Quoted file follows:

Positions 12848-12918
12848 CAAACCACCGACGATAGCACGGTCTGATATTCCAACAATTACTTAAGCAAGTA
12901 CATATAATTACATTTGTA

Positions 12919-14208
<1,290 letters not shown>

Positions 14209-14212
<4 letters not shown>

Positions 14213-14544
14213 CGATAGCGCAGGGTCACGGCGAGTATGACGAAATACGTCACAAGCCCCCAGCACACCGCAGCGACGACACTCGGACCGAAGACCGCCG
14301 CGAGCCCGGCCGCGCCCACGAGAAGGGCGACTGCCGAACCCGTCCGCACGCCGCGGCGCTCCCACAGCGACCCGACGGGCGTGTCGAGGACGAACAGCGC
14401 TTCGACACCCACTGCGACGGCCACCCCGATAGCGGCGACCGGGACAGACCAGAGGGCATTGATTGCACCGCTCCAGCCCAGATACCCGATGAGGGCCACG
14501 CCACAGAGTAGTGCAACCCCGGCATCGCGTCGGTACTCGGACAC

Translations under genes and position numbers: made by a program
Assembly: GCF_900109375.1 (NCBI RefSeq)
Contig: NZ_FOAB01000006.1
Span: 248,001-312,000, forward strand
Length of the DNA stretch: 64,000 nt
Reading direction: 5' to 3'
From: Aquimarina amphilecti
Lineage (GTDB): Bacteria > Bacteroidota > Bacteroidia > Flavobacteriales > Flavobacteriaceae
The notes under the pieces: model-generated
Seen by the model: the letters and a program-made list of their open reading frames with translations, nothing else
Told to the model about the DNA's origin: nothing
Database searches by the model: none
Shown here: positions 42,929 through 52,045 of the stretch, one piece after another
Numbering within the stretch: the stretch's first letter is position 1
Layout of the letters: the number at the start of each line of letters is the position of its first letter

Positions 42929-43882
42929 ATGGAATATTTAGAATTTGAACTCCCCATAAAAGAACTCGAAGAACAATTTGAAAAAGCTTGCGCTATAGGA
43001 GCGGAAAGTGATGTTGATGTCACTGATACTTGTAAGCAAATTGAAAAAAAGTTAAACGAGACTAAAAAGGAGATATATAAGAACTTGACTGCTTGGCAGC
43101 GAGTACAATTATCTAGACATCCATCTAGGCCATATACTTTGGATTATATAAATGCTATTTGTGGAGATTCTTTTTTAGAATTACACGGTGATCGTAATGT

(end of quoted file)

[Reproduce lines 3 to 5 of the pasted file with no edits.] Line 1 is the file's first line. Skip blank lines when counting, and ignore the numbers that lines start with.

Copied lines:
12901 CATATAATTACATTTGTA

Positions 12919-14208
<1,290 letters not shown>